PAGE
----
I can almost guarantee it was not deliberate. If they knew how you were feeling, they would be rushing over to apologise. Again, if they don’t know, the only way they will find out is if you tell them. But wait until you’re not so mad or upset or hurt. Because you don’t want to denigrate them or their culture, because that would just be disrespectful. And there’s one thing worse than been disrespected accidentally, and that is being disrespected intentionally. You’ll probably find that you have said some unintentionally hurtful things in your time together too.
- How come this person from a different culture is in your life anyway?
A person doesn’t end up in a culture different from the one that they were raised in by accident. Are they a refugee? A student? Looking to build themselves a better life? Any way you look at it, living a life immersed in a different culture, either temporarily or permanently, takes a great deal of bravery and perseverance. You don’t know what your friend has been through to get here, and they may make light of it (often brave people really don’t want to be pitied). But that same strength of character, and bravery, can make it difficult for them to ask for help.
- What makes a friendship a friendship?
I haven’t been talking about making friends with someone from a different culture, but maintaining the friendship. Sometimes making friends is the easy bit – the sparkle of new acquaintance, the novelty of this person with a story so different from your own. It can be a bit like young love.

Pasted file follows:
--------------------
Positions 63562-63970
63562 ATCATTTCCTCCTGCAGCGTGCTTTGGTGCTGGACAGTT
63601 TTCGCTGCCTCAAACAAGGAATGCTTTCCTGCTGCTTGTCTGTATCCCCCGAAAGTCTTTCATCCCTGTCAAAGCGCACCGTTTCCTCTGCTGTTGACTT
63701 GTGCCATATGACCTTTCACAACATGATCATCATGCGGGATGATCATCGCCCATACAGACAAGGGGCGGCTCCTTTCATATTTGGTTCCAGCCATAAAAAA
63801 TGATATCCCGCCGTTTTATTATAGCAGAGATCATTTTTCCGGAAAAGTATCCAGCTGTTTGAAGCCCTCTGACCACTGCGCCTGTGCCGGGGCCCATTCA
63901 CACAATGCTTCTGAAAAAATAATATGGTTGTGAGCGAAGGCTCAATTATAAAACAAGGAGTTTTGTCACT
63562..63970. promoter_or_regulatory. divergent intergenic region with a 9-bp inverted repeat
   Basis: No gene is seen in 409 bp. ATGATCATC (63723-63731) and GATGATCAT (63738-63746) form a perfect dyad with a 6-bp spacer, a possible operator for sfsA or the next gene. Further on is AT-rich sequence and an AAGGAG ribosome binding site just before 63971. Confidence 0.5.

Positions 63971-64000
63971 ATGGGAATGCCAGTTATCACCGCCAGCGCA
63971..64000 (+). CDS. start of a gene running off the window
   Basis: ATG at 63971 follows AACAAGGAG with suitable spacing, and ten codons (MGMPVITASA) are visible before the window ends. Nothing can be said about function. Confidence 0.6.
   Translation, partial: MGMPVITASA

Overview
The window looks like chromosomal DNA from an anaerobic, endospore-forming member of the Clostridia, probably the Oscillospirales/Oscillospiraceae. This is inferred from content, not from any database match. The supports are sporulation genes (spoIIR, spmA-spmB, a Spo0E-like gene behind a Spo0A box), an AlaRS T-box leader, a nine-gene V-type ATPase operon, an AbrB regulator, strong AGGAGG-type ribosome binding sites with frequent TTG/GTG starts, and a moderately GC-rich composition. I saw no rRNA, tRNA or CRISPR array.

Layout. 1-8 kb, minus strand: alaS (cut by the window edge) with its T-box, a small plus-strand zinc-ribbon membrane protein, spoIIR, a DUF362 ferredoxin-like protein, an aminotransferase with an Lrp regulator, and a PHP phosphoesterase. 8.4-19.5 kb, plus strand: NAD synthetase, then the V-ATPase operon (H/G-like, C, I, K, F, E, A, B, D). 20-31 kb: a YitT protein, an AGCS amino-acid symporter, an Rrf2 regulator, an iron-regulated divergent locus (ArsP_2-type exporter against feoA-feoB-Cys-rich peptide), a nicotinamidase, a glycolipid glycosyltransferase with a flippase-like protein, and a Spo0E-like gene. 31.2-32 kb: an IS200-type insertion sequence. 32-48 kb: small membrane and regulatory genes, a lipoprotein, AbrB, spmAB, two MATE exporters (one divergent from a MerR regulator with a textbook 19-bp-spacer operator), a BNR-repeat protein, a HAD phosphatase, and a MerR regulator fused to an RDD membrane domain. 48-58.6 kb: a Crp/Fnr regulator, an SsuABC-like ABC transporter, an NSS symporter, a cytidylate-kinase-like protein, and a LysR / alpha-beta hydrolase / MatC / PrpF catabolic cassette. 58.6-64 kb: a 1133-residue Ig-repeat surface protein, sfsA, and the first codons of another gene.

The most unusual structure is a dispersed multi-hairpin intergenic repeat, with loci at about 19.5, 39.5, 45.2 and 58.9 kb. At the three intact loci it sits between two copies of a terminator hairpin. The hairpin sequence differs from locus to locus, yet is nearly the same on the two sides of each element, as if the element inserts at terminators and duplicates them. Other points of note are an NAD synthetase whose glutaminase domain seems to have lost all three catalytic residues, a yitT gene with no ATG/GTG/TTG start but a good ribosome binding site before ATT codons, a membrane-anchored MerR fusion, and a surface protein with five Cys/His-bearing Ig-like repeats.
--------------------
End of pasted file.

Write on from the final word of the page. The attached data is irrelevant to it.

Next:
But here’s the thing, friendships require work. Fun work, most of the time, but work nonetheless. Friendship across the cultural divide require their own sorts of work, but also present their own rewards. You may find yourselves rubbing off on each other a bit – your quiet friend may teach you to hold your tongue, or your more confrontational friend may teach you to stand up for yourself. Cross-cultural friendships are more likely to run into misunderstandings, which means they have more opportunities for real and honest communication, which means they should be deeper and more meaningful. As I always tell The Dude, “I’m hard work, but I’m worth it.”
I hope these pointers help you to develop stronger and more meaningful relationships with your friends cross the cultural divide.